Super-hot chillies: Why eat them?

Last updated 05:07 20/03/2014

NO PAIN NO GAIN: Or rather no gain from such pain?

Ganesh Raj
SPEAKING UP: Our resident Crimes Against Food writer, Ganesh Raj.
Opinion poll

Do you love super hot food?

Yes, I love the pain

I like 'medium' spicy

No! It ruins a dish!

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A weekly food series that takes an irreverent but informative look at crimes against food. This week Ganesh Raj discusses the inexplicable passion people have for chilli ... 

'I Fell Into A Burning Ring Of Fire

I Went Down, Down, Down

And The Flames Went Higher

And It Burns, Burns, Burns

The Ring Of Fire

The Ring Of Fire' 

I have no doubt that Johnny Cash wrote this legendary tune after having a hardcore vindaloo from his local Indian.

How else could a man so accurately describe the feeling of one's entire system shutting down as it prepares to expel the cinematic equivalent of the final fight scene in Alien vs Predator?

I am of course talking about the evils of eating too much chilli.

When I was a kid, I'd watch in awe as my dad ate dinner, alternating bites of his meal with bites off a red chilli pepper. I should also mention that my heritage is Indian, and that my mum served up traditional spicy dishes on a nightly basis.

Even so, these dishes were never spicy enough for Dad. I'd always assumed that he'd just burned all the taste buds off his tongue in order to leave him desensitised to the pain of my mum's constant nagging.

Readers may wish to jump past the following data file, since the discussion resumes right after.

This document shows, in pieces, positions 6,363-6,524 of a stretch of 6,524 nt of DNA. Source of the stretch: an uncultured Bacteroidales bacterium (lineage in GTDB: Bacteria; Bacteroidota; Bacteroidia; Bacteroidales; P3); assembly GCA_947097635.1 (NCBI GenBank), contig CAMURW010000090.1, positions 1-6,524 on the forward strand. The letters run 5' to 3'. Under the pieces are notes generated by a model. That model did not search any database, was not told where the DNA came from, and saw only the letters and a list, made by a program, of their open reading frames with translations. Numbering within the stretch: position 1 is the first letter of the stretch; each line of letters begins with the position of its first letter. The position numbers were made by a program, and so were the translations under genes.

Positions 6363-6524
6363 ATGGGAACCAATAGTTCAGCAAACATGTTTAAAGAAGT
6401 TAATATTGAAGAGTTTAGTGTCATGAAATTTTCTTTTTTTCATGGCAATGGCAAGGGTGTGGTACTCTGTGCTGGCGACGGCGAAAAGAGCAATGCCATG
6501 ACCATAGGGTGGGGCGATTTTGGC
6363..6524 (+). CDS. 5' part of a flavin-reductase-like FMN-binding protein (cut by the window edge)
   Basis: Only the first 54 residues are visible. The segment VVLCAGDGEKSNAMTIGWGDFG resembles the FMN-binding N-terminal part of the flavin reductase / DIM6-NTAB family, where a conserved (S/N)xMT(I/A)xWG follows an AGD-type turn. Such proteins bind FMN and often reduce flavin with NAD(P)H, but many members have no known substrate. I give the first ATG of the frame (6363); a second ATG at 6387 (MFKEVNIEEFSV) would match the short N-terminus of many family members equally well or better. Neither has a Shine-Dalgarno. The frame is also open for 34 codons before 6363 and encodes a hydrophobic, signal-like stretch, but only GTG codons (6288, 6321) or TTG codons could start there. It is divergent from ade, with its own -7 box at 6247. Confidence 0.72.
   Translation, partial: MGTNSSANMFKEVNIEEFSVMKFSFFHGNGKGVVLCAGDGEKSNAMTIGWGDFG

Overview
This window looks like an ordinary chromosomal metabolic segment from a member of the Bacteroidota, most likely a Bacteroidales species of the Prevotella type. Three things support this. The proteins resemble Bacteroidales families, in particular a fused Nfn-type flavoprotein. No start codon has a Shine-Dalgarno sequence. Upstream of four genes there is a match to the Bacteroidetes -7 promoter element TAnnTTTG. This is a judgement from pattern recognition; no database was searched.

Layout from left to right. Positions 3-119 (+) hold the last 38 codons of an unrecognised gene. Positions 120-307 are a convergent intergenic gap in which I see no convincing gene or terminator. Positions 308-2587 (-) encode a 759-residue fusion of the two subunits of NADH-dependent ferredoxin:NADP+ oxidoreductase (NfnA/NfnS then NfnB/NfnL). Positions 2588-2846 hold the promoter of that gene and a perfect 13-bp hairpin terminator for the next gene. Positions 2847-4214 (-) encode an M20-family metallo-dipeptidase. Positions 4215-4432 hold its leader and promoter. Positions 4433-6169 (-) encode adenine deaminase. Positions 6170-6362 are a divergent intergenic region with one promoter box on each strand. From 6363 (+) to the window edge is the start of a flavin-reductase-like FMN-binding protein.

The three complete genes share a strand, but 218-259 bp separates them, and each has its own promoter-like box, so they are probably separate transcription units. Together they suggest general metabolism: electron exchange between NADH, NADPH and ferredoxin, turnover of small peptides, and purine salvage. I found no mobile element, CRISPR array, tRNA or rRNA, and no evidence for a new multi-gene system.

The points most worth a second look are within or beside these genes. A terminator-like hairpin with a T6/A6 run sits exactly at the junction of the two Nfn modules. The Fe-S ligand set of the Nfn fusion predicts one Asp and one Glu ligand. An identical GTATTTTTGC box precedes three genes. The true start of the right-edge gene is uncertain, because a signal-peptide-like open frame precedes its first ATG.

But he's not the only one who loves an extreme level of spice ... 

Kismot, a restaurant in Edinburgh, Scotland, held a competition back in 2011 in which diners were dared to eat the extra-hot Kismot Killer curry (crafted with the bhut jolokia chilli that is said to have 20 times the potency of a cayenne pepper).

In fact, the curry is so hot that some of the competitive eaters were left writhing on the floor in agony, vomiting and fainting and ambulances were called. Sensibly, half of the 20 people who took part in the challenge dropped out after witnessing the first diners vomiting, collapsing, sweating and panting.

So the question has to be, why do some people enjoy the pain of super hot chilli cutting through their insides like chainsaws? 

Research shows that ultimately, it's a combination of factors that influence who goes for the mild wings on Super Bowl Sunday and who reaches for the extra super hot.

Certainly, prior experience, childhood exposure and learning all play a critical role in liking spicy foods. However, the same research shows that there are also individuals who acquire the preference for hot food as adults once they move away from home.

It's almost like they want to reinvent themselves away from the cultural norms they were brought up with. 

So what about dad? When I asked him why he chomped on the raw chillies he said, "A chilli is a chilli. I like the excitement and it makes me feel alive."

And then mum smacked him on the back of the head with a towel.

- Are you a mega fan of super hot food? Why?!

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